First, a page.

In one word: Hopeful
Cannonball Read Bingo Square: Cozy
For a few consecutive months, I challenged my work book club to pick its book based on the heritage month (she says, realizing how smug she sounds) and thus, I read this book in April for Arab American Heritage Month. I was wholly unfamiliar with the author but excited to give something international a try. After selecting it for the club, I realized that my public library didn’t have a copy so I put one on order (thanks, Schaumburg library!). Having read it, I can say that I’m glad I’m the reason my public library has a copy, and I hope other people will pick up this book. This book left me feeling hopeful for my own capacity for growth and change.
Initially, I had an eyebrow raised about the 72-year-old female Beuruti written by a man. It’s not that I don’t think men can write female characters, but this entire novel centered on Aaliya, a reclusive woman facing a late-life crisis as she tries to rectify her ever-evolving self, her past, and the literature she holds dear. She quotes books as if they were scripture because, to her, they are. This novel is deeply emotional, and the whole novel hinges on her character. Overall, I applaud Alameddine: he wrote her very believably with a wistful blend of solitude and humor, a woman who despite staying in the shadows, has more to give.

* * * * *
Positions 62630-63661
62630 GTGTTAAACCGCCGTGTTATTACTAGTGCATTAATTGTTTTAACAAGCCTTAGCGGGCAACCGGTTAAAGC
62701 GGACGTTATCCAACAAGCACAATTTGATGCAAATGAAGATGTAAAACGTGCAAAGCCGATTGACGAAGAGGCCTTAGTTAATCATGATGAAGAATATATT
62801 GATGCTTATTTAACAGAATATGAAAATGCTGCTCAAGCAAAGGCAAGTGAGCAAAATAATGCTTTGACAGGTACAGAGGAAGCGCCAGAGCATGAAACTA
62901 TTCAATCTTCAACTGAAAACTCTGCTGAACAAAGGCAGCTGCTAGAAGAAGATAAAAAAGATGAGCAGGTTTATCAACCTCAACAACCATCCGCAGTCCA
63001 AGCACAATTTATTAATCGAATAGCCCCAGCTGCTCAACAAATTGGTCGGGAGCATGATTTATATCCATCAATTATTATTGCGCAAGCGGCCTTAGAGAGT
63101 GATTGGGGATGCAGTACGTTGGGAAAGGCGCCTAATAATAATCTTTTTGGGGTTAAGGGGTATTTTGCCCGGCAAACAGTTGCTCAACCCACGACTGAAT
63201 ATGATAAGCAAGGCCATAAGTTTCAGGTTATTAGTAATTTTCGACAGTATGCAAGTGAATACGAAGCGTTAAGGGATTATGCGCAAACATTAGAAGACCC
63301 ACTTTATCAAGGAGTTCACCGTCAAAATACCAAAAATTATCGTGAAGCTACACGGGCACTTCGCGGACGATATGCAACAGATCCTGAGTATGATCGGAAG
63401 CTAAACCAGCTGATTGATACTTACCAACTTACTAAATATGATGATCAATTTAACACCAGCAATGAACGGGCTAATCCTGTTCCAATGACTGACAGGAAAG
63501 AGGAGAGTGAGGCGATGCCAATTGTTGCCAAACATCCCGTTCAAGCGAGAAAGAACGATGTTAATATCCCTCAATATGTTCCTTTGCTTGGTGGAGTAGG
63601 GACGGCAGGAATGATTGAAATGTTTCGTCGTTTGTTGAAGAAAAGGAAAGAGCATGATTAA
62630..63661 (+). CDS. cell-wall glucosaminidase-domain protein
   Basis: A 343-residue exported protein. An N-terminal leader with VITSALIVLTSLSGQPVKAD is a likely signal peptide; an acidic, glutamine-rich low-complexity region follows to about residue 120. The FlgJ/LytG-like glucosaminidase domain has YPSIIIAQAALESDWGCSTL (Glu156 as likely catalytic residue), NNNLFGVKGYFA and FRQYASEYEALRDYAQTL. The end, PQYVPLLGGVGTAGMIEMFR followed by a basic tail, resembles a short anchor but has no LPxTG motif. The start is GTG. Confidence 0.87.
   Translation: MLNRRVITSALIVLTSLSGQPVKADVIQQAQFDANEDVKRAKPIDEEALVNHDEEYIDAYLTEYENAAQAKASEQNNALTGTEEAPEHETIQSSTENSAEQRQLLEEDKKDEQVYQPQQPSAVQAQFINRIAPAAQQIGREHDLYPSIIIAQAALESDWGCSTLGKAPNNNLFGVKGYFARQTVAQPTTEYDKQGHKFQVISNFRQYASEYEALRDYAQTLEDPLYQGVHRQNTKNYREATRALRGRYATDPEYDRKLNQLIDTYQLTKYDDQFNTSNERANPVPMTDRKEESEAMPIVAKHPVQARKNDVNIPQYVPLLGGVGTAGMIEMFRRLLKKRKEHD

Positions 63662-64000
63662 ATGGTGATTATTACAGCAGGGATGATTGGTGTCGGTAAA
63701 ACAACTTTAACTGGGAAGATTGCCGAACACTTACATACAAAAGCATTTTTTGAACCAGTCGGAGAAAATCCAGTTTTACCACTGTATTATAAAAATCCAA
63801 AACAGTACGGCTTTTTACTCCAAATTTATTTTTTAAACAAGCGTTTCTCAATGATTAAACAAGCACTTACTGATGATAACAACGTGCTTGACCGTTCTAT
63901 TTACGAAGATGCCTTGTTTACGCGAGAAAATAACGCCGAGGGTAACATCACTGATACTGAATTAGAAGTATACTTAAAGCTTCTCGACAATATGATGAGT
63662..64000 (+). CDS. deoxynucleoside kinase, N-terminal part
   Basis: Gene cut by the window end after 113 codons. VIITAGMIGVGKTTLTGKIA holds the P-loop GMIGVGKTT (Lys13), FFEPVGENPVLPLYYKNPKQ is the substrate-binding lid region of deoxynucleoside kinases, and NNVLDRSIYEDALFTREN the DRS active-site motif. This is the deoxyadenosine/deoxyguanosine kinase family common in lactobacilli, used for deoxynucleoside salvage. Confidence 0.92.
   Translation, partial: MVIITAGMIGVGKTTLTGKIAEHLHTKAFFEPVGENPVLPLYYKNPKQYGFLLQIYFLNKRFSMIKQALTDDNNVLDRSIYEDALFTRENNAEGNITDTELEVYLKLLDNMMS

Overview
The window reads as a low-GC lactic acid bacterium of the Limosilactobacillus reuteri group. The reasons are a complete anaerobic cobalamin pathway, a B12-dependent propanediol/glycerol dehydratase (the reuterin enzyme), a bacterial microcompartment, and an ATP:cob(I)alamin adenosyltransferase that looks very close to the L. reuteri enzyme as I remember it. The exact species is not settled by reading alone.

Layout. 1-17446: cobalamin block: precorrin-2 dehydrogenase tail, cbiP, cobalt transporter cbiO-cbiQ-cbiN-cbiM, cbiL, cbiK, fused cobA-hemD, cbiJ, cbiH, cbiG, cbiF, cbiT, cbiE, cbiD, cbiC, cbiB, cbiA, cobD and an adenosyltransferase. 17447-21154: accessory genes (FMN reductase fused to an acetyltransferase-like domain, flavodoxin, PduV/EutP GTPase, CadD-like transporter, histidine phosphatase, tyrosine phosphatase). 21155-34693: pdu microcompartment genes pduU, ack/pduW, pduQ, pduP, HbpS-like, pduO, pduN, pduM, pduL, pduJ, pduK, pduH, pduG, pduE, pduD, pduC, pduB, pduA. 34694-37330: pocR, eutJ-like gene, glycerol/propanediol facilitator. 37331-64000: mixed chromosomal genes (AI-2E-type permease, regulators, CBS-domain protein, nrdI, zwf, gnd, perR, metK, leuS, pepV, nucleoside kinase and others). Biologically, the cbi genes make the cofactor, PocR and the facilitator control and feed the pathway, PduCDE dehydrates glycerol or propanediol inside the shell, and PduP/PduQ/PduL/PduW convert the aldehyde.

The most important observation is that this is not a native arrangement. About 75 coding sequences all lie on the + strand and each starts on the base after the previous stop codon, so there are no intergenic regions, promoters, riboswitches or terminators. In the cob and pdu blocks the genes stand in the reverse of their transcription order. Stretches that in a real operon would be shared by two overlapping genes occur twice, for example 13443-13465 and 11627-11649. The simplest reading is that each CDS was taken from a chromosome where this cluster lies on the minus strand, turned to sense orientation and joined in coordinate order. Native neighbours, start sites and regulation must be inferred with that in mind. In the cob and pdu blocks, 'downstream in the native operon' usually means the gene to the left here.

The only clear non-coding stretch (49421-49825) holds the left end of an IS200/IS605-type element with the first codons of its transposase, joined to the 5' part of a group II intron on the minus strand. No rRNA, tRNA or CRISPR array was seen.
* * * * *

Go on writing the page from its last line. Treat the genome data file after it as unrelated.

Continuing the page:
So what has Aaliya been doing with her life? Once married, once employed that is all in the past. But her present is filled with literary translations. At the age of 14 she began her first translation, taking a book she loved and translating it into Arabic. Since she was 22, she started a new translation every January first. She is singularly committed to this task, her devotion, and the blank page. Her translations are like a form of private prayer; she has never shared this work with anyone. Each completed text goes into a box, and then it’s on to another translation. The fact that she didn’t do this to share stunned me. I’m always wondering what I’m writing for, who I’m writing for, and if it even matters if no one is reading it. What are we if not the output of our productivity? That’s a question I struggle with daily, and this book had me confront that head-on.
There were many things about her life that are utterly at odds with my existence as an American of moderate means, for example, her experiences in modern times with unreliable electricity and running water. One passage struck me where she ponders the difficulty of unreliable trains and phones and living through bombings. “When things turn out as you’d expect more often than not, do you feel more in control of your own destiny? Do you take more responsibility for your own life? If that’s the case, why do Americans always behave as if they’re victims?” Touche.
To my almost 40 self, this book gives me hope for all that’s left ahead in my own life as, despite everything, Aaliya was able to find a purpose and connection with her fellow humankind. If I don’t quite have you convinced, these are a few passages that stuck with me that give a sense of his writing. This novel is light and fluid in a way that makes you forget that you aren’t reading a memoir. The authenticity really leaps off the page.
Literary Criticism “There should be a new literary resolution: no more epiphanies. Enough. Have pity on readers who reach the end of a real-life conflict in confusion and don’t experience a false sense of temporary enlightenment.”
Human Connection: “There are two kinds of people in this world: people who want to be desired, and people who want to be desired so much that they pretend they don’t.”
Humor: “I’ll try to be gentle here. Yes, you need a manicure. I can’t think of anyone who needs one more, maybe Russian wrestlers or East German swimmers.”